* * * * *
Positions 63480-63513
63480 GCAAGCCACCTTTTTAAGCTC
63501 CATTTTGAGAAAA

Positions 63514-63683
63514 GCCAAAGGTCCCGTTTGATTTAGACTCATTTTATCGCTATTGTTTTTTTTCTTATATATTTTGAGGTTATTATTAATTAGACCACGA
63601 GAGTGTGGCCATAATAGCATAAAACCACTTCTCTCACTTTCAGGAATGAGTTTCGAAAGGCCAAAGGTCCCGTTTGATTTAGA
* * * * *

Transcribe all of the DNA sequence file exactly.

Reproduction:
Positions 63480-63513
63480 GCAAGCCACCTTTTTAAGCTC
63501 CATTTTGAGAAAA

Positions 63514-63683
63514 GCCAAAGGTCCCGTTTGATTTAGACTCATTTTATCGCTATTGTTTTTTTTCTTATATATTTTGAGGTTATTATTAATTAGACCACGA
63601 GAGTGTGGCCATAATAGCATAAAACCACTTCTCTCACTTTCAGGAATGAGTTTCGAAAGGCCAAAGGTCCCGTTTGATTTAGA